Given the possibility of multiple transmissions of the same BizTalk document due to retry, the destination business entity may apply idempotent delivery rules to detect and eliminate duplicate documents, using the unique identity of the documents very much like RosettaNet.

4.3 ebXML 2.0 Reliable Messaging Scheme

Reliability requirements defined in the ebXML Messaging Service (ebMS) also relate to the delivery of ebXML messages over unreliable communications channels. Reliability is achieved by a receiving ebMS MSH (Message Service Handler) responding to a message with an Acknowledgment Message. An Acknowledgment Message is any ebXML message containing an Acknowledgment element. Failure to receive an acknowledgment Message by a Sending MSH triggers successive retries until such time as an acknowledgment Message is received or the predetermined number of retries has been exceeded at which time the originator of the sent message is notified of the delivery failure.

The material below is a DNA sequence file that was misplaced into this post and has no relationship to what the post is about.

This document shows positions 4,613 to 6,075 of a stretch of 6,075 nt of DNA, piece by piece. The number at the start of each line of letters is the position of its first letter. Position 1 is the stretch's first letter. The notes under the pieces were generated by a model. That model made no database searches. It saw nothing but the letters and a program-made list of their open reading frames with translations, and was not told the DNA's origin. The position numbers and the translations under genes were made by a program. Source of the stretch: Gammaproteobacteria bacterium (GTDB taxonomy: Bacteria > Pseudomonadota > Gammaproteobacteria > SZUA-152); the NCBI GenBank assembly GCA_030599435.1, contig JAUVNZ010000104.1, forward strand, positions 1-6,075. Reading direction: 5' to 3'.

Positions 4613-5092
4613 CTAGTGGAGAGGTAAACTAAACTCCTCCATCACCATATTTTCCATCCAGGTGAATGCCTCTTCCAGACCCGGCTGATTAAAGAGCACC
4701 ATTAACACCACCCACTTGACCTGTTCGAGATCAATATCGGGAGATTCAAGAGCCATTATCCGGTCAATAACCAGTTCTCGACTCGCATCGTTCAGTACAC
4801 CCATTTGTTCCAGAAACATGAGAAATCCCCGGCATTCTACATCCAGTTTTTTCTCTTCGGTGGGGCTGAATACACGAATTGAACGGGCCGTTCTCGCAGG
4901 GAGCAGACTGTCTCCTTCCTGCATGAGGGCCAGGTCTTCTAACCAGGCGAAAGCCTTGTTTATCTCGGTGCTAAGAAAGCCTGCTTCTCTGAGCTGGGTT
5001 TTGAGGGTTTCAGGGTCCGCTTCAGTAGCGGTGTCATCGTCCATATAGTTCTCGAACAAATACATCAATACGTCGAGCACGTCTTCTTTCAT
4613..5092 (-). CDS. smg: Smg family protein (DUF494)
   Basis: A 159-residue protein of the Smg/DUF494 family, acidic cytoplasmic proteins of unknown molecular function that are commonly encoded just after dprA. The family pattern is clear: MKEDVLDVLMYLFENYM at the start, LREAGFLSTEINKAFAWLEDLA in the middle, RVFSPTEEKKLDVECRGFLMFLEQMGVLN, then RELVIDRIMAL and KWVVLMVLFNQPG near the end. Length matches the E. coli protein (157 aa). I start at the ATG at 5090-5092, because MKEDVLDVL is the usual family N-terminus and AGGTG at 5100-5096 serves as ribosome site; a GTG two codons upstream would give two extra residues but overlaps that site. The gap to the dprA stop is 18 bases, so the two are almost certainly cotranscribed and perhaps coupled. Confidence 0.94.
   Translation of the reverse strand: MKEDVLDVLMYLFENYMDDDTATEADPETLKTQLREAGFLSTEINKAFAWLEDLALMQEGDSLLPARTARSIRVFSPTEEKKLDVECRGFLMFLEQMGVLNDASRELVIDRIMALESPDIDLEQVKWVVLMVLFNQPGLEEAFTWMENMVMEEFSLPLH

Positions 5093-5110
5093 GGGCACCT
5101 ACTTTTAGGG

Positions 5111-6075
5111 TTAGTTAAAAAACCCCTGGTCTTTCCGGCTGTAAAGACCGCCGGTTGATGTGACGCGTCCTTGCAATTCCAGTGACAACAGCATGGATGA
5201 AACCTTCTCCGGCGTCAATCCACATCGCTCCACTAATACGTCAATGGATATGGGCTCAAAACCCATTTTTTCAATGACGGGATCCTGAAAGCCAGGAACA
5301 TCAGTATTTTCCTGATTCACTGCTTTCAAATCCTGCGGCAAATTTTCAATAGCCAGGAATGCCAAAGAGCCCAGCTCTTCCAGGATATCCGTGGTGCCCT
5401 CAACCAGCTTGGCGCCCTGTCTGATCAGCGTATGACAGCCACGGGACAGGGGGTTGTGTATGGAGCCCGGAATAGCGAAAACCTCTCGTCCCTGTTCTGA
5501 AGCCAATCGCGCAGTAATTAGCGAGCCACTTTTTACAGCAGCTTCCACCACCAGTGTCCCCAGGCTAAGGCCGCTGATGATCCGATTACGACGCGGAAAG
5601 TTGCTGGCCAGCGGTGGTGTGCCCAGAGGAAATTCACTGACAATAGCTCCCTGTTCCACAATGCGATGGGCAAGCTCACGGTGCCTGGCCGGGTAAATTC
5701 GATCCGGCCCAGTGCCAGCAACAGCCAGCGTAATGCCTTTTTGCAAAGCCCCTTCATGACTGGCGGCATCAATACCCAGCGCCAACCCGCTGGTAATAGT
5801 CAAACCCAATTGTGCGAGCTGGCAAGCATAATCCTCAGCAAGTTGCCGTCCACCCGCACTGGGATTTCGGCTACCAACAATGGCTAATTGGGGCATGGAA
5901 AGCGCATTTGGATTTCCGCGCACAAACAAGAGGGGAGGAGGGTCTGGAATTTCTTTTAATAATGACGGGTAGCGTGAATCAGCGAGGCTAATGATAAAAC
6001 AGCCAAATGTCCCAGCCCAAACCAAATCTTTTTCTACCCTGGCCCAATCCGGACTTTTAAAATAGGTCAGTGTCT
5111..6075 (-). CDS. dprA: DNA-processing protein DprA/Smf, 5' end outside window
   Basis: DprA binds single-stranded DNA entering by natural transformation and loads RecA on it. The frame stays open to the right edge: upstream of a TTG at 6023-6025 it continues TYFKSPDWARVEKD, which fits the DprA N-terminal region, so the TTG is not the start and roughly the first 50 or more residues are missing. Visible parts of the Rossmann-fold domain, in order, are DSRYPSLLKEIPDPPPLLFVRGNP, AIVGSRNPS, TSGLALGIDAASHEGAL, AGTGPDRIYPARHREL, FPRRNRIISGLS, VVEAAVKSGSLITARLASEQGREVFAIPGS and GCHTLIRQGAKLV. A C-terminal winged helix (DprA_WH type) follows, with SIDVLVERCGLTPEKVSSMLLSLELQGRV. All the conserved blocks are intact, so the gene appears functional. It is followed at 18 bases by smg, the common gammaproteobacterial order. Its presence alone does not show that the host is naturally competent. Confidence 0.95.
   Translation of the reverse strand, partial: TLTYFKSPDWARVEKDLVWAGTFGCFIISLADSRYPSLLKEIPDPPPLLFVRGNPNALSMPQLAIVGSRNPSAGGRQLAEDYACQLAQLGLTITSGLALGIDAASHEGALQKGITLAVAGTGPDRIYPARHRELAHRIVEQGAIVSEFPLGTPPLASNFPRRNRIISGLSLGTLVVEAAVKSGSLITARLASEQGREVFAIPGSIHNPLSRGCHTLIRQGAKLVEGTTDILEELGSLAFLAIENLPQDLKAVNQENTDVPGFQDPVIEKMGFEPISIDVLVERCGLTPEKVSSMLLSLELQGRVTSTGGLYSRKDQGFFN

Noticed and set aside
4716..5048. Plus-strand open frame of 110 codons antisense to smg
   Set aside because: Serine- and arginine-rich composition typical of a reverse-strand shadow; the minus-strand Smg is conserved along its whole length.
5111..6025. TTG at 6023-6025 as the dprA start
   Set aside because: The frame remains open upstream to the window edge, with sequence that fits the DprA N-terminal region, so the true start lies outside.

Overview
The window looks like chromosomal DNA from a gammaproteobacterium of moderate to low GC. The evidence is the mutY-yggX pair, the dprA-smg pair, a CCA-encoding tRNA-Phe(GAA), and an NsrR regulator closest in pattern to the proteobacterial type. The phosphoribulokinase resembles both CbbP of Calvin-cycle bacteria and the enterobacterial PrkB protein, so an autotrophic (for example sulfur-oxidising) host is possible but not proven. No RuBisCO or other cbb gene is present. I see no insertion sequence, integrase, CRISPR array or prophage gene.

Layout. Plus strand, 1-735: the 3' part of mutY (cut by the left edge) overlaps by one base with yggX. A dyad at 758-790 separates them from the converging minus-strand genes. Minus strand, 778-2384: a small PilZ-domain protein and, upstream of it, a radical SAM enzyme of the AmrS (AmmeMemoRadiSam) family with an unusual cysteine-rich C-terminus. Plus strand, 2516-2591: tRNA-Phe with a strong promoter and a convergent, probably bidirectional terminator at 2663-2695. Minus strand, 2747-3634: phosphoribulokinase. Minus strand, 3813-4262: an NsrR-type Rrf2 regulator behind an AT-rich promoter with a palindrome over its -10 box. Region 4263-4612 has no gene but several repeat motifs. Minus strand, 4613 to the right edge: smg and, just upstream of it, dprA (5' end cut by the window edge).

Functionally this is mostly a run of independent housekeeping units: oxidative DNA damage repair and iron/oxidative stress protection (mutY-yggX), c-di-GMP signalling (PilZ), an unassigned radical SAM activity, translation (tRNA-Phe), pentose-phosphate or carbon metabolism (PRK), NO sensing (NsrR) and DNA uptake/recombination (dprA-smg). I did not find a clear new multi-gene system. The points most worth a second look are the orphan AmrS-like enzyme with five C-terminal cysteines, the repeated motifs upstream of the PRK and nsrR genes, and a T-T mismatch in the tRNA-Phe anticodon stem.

It should be noted that reliable messaging elements of the ebMS supply reliability to the communications layer only, while staying independent of a specific communication protocol. That is, even though the reliable messaging protocol defined by ebMS is also centered around acknowledgment, retry and duplicate detection and elimination mechanisms, unlike RosettaNet and BTF the acknowledgements are not intended as business-level acknowledgments to the applications supported by the ebMS as well. For example, the acknowledgment defined in the ebMS specification does not indicate the payload of the ebXML message was syntactically correct. It does not acknowledge the accuracy of the payload information. It does not indicate business acceptance of the information or agreement with the content of the payload. The ebMS reliable messaging is designed to provide the sender with the confidence the receiving MSH has received the message securely and intact. Coupled with the duplicate detection and elimination mechanisms, this results in the destination party receiving the message Once-and-Only-Once.